24 Mar 2011 - 11:42 AM

I get bored of seeing so many nigh-on identical photographs in the gallery, particularly the awards galleries, but I don't get upset about it. That would be rather sad. I've never understood why some photographers enjoy taking photos that are indistinguishable from thousands of others but hey, that's their business, not mine.


Quote: have you ever considered that a photographer's temperament could be a reflection of the subjects they shoot.


To be honest, no. Smile

spaceman
spaceman  105166 forum posts Wales3 Constructive Critique Points
24 Mar 2011 - 11:47 AM

Mind you, the image you paint of all those bird photographers cooped (yes I do mean cooped) up in their little hides all day, slowly going mental is pretty funny. Sort of like a character from the Fast Show.

Last Modified By spaceman at 24 Mar 2011 - 11:51 AM
SteveCharles
24 Mar 2011 - 12:10 PM

I think different personality types are obviously drawn to certain genres. Apologies to any bird photographers if I'm completely wrong, but I see this type as a sort of photographic stamp collecting, or train spotting. I don't mean that negatively, but that it attracts the more detail or cataloguing type of person, and in my experience people with these sort of obsessions are very particular about details which can seem trivial to those who don't share the same interests.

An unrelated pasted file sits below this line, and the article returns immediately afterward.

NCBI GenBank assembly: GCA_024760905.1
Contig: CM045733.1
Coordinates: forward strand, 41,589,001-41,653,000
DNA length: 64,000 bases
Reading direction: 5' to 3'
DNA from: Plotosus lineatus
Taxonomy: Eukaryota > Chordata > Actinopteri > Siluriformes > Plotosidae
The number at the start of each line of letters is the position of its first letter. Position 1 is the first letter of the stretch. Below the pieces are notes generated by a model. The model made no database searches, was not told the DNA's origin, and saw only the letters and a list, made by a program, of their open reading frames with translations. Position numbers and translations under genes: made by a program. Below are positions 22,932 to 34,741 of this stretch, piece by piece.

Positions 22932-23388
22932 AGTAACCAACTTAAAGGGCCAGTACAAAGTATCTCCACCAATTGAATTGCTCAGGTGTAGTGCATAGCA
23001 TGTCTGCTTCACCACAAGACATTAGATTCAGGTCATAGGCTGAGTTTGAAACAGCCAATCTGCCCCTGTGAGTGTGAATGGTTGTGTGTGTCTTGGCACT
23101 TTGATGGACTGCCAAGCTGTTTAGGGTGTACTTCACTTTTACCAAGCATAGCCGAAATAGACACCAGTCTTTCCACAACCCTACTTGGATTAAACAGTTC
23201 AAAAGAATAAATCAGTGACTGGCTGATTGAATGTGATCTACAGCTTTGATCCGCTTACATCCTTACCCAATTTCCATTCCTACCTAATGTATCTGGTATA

(Sounds like 'Psychology for Dummies' but there you go)

AlanPerkins
24 Mar 2011 - 1:31 PM


Quote:
I'd be interested in your views...have you ever considered that a photographer's temperament could be a reflection of the subjects they shoot.


Could be..

I'm a lazy b*gger, so I tend to take pictures of flowers in my garden Wink

Coleslaw
Coleslaw e2 Member 913403 forum postsColeslaw vcard Wales28 Constructive Critique Points
24 Mar 2011 - 1:35 PM

Pete, that totally explains about Cheryl..... LOLGrinTongueWink

NevP
NevP  9853 forum posts Canada13 Constructive Critique Points